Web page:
Enter marriage and kids in my twenties.  I married a farmboy and lived on his family farm.  Not a real stretch for me because I, too, grew up on a very similar farm.  Sure I moved across the county line, but it was only 8 miles from my family’s farm and the town that I grew up going to school and shopping in.  So, yeah, no fears to face there.  My life is pretty much just like I wanted it to be, which is a fabulous blessing, I know!  Not everyone gets to live that dream.

But, there are two things that I have been wanting to do and both scare me to the bottom of my toes- one dream I’ve had since I was a teenager and one that started about 10 years ago.

Wanna hear what they are?

OK, here goes…. I want to write and publish a book (my dream since I was a teenager) and I want to have a successful blog (my more recent adult dream)!

What if I fail?????

What if nobody likes them????

Those thoughts pretty much stop me in my tracks.

You know what I realized this week?

So, what!!

So, what if I fail!  So, what if nobody likes my writing!  God knows my dreams and my heart.  If I’m suppose to do those things, He’ll help me.  He does not give me a spirit of fear, right?  I do that all on my own.  So, I’ve been praying and talking to Him about it and I’m going to try my hardest to put myself out there and see what happens…..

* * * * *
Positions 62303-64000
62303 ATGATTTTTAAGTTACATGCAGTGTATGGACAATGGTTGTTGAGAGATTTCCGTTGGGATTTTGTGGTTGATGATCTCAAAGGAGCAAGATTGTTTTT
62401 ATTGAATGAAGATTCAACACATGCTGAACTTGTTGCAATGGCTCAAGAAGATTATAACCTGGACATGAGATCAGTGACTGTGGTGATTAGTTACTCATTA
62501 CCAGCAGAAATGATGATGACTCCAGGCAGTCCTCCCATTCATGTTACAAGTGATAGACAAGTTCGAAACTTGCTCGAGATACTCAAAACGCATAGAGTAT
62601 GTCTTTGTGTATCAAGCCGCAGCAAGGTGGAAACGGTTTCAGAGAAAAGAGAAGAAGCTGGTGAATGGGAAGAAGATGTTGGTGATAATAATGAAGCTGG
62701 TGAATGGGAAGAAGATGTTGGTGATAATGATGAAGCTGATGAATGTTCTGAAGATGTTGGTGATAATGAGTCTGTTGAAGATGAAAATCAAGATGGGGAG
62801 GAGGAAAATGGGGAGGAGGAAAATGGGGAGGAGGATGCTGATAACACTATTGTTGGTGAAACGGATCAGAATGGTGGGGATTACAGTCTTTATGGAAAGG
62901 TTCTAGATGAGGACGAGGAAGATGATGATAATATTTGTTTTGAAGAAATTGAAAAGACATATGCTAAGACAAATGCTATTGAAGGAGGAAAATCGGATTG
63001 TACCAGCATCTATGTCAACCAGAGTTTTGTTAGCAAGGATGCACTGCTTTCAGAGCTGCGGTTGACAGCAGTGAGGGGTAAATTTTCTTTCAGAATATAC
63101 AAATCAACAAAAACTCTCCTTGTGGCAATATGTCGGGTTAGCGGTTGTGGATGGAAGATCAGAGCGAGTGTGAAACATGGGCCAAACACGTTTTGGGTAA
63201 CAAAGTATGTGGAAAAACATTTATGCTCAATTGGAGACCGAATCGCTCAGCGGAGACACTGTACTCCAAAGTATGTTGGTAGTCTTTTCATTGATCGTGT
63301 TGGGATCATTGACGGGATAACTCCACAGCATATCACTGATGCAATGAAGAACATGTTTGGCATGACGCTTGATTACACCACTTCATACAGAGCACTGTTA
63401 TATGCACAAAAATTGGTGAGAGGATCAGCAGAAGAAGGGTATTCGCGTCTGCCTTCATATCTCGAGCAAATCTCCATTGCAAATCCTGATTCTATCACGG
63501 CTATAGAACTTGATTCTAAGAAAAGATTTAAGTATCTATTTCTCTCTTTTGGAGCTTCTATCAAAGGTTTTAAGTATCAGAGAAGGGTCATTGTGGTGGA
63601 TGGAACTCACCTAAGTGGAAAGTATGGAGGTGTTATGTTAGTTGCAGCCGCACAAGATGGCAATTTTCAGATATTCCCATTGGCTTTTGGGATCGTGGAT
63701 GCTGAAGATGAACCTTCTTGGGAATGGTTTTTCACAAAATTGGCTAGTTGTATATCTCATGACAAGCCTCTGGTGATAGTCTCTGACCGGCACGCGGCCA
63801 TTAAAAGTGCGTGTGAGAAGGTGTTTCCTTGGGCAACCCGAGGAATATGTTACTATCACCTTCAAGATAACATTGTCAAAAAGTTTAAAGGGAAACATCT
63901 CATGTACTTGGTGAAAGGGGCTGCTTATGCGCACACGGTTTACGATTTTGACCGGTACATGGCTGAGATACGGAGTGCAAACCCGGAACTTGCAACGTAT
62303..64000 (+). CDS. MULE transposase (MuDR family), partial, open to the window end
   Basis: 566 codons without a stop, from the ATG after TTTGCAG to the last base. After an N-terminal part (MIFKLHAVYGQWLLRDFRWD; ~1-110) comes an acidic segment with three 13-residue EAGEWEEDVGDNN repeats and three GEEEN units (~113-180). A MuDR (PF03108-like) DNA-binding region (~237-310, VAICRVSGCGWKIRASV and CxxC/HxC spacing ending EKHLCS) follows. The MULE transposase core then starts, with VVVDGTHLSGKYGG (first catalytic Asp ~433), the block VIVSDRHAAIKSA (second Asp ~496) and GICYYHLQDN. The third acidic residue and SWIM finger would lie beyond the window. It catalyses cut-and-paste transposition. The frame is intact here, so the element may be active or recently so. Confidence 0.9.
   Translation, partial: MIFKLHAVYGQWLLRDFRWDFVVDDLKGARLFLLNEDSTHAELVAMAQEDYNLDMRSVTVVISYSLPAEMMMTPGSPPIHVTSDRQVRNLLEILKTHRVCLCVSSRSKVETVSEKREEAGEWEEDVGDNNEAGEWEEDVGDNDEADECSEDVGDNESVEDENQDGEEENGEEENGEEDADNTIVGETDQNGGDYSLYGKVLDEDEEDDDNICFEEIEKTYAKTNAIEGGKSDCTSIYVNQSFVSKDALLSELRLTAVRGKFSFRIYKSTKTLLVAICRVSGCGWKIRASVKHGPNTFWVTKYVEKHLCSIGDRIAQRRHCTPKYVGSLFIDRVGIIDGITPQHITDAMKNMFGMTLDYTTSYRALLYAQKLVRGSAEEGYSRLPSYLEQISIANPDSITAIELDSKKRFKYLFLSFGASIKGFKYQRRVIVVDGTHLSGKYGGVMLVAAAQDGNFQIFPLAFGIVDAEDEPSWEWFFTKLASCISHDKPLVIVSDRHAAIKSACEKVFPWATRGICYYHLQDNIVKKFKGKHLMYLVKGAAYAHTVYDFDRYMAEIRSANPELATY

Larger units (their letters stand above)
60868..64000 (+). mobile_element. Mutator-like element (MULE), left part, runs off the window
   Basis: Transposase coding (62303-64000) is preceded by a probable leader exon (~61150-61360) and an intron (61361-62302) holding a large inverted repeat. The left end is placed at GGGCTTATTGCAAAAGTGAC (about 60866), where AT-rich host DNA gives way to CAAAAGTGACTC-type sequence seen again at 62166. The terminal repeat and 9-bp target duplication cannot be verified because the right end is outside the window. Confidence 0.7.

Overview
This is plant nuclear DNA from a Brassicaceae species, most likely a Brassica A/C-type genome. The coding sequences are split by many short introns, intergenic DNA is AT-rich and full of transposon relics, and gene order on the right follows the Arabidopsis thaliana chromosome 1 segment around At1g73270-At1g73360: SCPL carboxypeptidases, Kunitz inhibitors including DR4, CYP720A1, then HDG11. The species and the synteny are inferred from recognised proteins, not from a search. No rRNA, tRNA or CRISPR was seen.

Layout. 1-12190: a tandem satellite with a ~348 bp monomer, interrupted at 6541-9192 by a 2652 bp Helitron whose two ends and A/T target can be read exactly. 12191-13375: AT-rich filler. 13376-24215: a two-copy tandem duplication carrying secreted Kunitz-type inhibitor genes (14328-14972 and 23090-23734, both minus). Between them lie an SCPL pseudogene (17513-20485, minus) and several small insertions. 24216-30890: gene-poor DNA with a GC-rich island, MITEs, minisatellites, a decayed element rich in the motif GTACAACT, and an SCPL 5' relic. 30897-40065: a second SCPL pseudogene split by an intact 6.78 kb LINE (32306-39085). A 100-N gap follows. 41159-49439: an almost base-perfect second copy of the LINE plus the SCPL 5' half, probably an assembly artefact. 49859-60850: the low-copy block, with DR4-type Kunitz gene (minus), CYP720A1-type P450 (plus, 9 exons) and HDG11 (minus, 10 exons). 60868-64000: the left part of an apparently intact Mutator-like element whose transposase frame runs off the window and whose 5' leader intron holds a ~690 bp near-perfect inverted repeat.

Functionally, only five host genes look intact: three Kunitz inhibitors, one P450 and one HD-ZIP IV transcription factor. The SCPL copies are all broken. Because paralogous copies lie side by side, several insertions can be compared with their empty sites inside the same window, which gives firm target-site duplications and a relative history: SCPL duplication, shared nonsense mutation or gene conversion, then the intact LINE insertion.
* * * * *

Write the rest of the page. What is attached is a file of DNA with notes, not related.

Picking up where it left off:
What are your biggest fears?  What can you do or are doing to confront them?

 

 

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Fall Harvest- a view from the combine

About a month ago, this thing called “Fall Harvest” started around here.  On our farm, we grow wheat, milo, soybeans, cotton, hay and have cow/calf pairs.  I grew up on a farm in the neighboring county and we had a similar operation, but without the cows and hay.  Since we are in southern Kansas, we plant our wheat in the fall and harvest it in June.  But the milo, soybeans and cotton all get planted in the spring and get harvested in the fall.  Hence, “Fall Harvest!”